In my hometown, everyone knew Mrs. Faith was “heavy set.” She always wore a nice dress and was the first to cook dinner for someone who was ill. She knew her worth and shared it with others. She didn’t let her size stop her. My grandmother went from 90 pounds as a bride to about 160 pounds, being only 4 feet 8 inches tall. She never complained, nor did my grandfather. When she was washing dishes, he still snuck up behind her to give her a hug and kiss on the cheek. At 96 years old, she was back to 90 pounds. It took a few decades, but so what? She loved the body God gave her at all stages in life.
I don’t remember as much body-shaming back then before social media. No one said you were going to scare someone if you wore the wrong outfit or gained a few pounds. We left those conversations for Halloween.
Limiting what we behold
The biggest secret to beating this trend seems to be limiting what we behold, especially on social media. One study states using social media for as little as 30 minutes a day can negatively change the way you view your own body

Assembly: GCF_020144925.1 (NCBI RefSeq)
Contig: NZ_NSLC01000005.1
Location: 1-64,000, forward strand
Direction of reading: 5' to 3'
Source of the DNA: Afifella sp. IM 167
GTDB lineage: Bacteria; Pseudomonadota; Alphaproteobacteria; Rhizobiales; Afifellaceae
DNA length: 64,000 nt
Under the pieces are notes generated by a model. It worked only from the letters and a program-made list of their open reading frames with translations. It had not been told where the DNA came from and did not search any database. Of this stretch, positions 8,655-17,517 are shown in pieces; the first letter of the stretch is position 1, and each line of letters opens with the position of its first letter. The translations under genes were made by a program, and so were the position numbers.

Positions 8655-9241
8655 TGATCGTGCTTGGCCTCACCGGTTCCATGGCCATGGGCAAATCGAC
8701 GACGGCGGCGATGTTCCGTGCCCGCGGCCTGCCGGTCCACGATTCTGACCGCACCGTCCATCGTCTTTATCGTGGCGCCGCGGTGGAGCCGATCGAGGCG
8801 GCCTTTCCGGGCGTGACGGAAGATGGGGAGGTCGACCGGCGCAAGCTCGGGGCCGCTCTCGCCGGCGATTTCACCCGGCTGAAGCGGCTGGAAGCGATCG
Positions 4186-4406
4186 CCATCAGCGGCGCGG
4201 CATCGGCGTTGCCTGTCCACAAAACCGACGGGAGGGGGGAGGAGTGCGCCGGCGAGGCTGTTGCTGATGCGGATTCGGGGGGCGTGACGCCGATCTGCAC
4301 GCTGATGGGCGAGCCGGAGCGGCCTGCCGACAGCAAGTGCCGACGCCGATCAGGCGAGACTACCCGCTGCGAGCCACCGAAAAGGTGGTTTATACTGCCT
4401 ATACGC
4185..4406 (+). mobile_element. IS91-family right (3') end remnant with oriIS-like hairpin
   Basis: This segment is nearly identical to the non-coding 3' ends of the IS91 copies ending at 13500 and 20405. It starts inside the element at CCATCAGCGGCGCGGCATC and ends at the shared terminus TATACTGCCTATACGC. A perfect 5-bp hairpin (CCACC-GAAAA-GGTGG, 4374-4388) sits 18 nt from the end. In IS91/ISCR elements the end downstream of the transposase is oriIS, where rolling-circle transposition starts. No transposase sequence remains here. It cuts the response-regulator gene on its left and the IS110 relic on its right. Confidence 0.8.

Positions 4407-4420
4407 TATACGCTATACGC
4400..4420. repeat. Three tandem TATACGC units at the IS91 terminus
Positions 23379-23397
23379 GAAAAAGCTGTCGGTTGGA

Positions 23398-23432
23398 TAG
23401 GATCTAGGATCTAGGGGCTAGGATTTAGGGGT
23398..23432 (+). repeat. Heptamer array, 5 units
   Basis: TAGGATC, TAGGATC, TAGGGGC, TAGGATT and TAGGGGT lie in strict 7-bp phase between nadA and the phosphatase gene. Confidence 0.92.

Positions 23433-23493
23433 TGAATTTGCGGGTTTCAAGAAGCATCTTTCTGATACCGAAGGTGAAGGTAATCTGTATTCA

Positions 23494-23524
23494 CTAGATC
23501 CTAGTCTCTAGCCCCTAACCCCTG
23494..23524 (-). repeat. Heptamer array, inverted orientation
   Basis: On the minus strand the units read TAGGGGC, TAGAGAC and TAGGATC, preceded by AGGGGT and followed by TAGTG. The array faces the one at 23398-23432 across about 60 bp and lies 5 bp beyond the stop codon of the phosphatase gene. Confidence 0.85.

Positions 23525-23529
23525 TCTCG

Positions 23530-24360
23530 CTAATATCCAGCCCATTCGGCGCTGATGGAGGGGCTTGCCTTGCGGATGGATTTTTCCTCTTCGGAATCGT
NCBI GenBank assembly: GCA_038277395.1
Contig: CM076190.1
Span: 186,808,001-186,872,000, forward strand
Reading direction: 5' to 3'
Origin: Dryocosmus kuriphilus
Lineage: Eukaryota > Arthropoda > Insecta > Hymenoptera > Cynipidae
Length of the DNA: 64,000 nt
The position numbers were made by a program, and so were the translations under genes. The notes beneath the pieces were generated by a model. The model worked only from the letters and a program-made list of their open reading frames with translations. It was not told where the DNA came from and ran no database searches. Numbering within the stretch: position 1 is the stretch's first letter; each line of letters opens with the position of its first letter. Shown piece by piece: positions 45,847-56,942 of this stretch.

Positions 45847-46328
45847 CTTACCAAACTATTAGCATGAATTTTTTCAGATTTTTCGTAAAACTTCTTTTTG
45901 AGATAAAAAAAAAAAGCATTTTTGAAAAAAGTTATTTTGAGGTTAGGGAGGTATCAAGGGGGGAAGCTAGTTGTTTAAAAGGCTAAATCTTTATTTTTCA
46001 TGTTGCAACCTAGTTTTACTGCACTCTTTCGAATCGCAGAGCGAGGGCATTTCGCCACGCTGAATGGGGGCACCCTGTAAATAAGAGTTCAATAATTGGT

“Don’t overthink your life and don’t live as if you are being judged by “viewers,” Chase said. “People who have short attention spans and perhaps shallow ideas. Do live fully every moment and remember that your life is beautiful, a truly divine gift. You are made for love.”
Today, I decide to Behold this Divine Love Chase articulates so well. To behold my body that has wounds of glory. I celebrate every stretch mark, and every pain in my back from epidurals because it brought me children to love. Christ suffered in His body to lift us up and to show us that we are wonderfully made. Our body is a Tabernacle of the Holy Spirit. It’s just waiting for us to see it with the right image: God’s.
Copyright 2020 Jennifer Lindberg
Image: Pexels (2020)
About the Author
Author of "It's Three O'clock Somewhere," and award-winning journalist Jennifer Lindberg went from photographing Cindy Crawford on the red carpet to picking up toys and crumbs off her carpets at home. Six kids later, homeschooling eclectic, and divine mercy devotee, her carpet duties have lessened allowing her to write about hope, mercy, pilgrimage travel, and true self-care at Thinking From Hope or Instagram at @ThinkingFromHope.